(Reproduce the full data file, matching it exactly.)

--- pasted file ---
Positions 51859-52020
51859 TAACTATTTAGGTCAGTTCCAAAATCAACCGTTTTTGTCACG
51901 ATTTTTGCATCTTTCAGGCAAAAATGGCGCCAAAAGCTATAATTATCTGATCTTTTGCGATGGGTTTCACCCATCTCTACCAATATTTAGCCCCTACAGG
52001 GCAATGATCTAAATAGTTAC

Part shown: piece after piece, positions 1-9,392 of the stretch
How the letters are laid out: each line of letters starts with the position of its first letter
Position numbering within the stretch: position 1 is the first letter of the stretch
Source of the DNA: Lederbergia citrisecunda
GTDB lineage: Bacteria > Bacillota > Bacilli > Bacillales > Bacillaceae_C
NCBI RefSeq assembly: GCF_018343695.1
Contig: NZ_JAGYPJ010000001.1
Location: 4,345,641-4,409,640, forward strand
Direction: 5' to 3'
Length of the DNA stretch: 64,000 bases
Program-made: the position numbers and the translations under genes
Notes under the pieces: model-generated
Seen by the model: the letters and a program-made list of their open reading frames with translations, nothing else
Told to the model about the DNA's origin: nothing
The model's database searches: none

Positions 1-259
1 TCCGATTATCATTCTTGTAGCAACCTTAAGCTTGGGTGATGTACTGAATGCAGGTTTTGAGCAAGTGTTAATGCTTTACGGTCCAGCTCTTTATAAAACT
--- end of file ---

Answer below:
Positions 51859-52020
51859 TAACTATTTAGGTCAGTTCCAAAATCAACCGTTTTTGTCACG
51901 ATTTTTGCATCTTTCAGGCAAAAATGGCGCCAAAAGCTATAATTATCTGATCTTTTGCGATGGGTTTCACCCATCTCTACCAATATTTAGCCCCTACAGG
52001 GCAATGATCTAAATAGTTAC

Part shown: piece after piece, positions 1-9,392 of the stretch
How the letters are laid out: each line of letters starts with the position of its first letter
Position numbering within the stretch: position 1 is the first letter of the stretch
Source of the DNA: Lederbergia citrisecunda
GTDB lineage: Bacteria > Bacillota > Bacilli > Bacillales > Bacillaceae_C
NCBI RefSeq assembly: GCF_018343695.1
Contig: NZ_JAGYPJ010000001.1
Location: 4,345,641-4,409,640, forward strand
Direction: 5' to 3'
Length of the DNA stretch: 64,000 bases
Program-made: the position numbers and the translations under genes
Notes under the pieces: model-generated
Seen by the model: the letters and a program-made list of their open reading frames with translations, nothing else
Told to the model about the DNA's origin: nothing
The model's database searches: none

Positions 1-259
1 TCCGATTATCATTCTTGTAGCAACCTTAAGCTTGGGTGATGTACTGAATGCAGGTTTTGAGCAAGTGTTAATGCTTTACGGTCCAGCTCTTTATAAAACT